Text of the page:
# Orbit

**orbitsorbital motionplanetary motionorbitingplanetary orbitrevolutionorbital revolutionrevolveorbit raisingorbital**

In physics, an orbit is the gravitationally curved trajectory of an object, such as the trajectory of a planet around a star or a natural satellite around a planet.wikipedia

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### Planet

**planetsFormer classification of planetsplanemo**

In physics, an orbit is the gravitationally curved trajectory of an object, such as the trajectory of a planet around a star or a natural satellite around a planet. Celestial mechanics treats more broadly the orbital dynamics of systems under the influence of gravity, including spacecraft and natural astronomical bodies such as star systems, planets, moons, and comets.

A planet is an astronomical body orbiting a star or stellar remnant that is massive enough to be rounded by its own gravity, is not massive enough to cause thermonuclear fusion, and has cleared its neighbouring region of planetesimals.

### Natural satellite

**moonmoonssatellite**

In physics, an orbit is the gravitationally curved trajectory of an object, such as the trajectory of a planet around a star or a natural satellite around a planet. Bodies which are gravitationally bound to one of the planets in a planetary system, either natural or artificial satellites, follow orbits about a barycenter near or within that planet.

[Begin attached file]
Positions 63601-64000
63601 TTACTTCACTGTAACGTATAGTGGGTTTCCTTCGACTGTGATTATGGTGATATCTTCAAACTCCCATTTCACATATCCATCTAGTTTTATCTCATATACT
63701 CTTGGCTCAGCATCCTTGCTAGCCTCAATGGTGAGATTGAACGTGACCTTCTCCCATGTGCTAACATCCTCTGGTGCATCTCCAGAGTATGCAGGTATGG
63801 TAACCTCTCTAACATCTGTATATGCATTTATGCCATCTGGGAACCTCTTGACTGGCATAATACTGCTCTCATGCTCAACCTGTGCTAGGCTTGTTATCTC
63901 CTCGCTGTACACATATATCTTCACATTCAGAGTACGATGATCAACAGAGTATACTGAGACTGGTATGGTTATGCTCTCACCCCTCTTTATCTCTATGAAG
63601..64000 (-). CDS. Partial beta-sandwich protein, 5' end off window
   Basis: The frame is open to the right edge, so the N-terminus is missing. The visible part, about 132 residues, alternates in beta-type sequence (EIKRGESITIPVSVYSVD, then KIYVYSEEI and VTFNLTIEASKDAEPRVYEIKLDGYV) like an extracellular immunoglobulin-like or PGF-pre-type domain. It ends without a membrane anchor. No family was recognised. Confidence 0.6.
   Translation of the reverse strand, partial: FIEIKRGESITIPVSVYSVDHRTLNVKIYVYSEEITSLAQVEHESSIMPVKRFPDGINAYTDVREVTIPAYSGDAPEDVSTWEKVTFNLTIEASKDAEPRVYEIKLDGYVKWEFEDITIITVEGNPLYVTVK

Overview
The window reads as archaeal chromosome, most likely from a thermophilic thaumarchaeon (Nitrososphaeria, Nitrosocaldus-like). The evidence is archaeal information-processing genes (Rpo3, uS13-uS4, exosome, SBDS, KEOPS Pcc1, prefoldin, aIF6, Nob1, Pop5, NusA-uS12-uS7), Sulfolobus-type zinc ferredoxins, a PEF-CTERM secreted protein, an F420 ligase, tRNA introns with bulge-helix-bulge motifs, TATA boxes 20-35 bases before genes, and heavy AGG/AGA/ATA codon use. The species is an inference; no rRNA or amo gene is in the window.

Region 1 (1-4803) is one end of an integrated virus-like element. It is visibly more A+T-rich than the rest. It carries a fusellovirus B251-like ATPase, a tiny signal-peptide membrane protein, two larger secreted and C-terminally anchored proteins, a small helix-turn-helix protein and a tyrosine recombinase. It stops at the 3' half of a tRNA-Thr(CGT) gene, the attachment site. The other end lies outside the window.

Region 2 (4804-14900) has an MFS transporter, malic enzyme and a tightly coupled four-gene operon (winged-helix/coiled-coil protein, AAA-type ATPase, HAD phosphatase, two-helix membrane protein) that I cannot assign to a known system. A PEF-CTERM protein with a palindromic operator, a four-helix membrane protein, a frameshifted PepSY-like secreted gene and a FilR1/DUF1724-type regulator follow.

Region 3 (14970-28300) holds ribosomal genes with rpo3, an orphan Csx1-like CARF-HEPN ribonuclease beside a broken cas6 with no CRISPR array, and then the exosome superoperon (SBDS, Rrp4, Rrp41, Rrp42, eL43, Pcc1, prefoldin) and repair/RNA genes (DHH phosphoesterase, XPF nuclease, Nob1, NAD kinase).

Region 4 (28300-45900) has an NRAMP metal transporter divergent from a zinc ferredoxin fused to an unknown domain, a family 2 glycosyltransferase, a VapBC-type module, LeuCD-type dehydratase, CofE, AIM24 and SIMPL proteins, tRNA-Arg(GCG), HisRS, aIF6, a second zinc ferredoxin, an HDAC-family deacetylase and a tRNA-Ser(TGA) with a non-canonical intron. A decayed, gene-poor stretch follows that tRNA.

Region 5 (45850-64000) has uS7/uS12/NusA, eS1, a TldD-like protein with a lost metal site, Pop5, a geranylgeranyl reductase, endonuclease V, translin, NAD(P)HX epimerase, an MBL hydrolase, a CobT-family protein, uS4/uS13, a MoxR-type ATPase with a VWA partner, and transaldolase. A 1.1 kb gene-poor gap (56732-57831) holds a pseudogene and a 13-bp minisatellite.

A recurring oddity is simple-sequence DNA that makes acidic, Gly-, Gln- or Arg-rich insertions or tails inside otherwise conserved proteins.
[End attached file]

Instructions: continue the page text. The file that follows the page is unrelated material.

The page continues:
A natural satellite, or moon, is, in the most common usage, an astronomical body that orbits a planet or minor planet (or sometimes another small Solar System body).

### Geocentric model

**geocentricPtolemaic systemPtolemaic**

Originally geocentric, it was modified by Copernicus to place the Sun at the centre to help simplify the model.

Under the geocentric model, the Sun, Moon, stars, and planets all orbited Earth.

### Trajectory

**trajectoriesflightpathflight path**

In physics, an orbit is the gravitationally curved trajectory of an object, such as the trajectory of a planet around a star or a natural satellite around a planet.

For example, it can be an orbit — the path of a planet, asteroid, or comet as it travels around a central mass.

### Celestial spheres

**celestial sphereplanetary spherescelestial**

Historically, the apparent motions of the planets were described by European and Arabic philosophers using the idea of celestial spheres.

In modern thought, the orbits of the planets are viewed as the paths of those planets through mostly empty space.

### Planetary system

**planetary systemssolar systemssystem**

Within a planetary system, planets, dwarf planets, asteroids and other minor planets, comets, and space debris orbit the system's barycenter in elliptical orbits.

A planetary system is a set of gravitationally bound non-stellar objects in or out of orbit around a star or star system.

### Minor planet

**planetoidminor planetsplanetoids**

Within a planetary system, planets, dwarf planets, asteroids and other minor planets, comets, and space debris orbit the system's barycenter in elliptical orbits.

A minor planet is an astronomical object in direct orbit around the Sun (or more broadly, any star with a planetary system) that is neither a planet nor exclusively classified as a comet.

### Deferent and epicycle

**epicyclesdeferentdeferents and epicycles**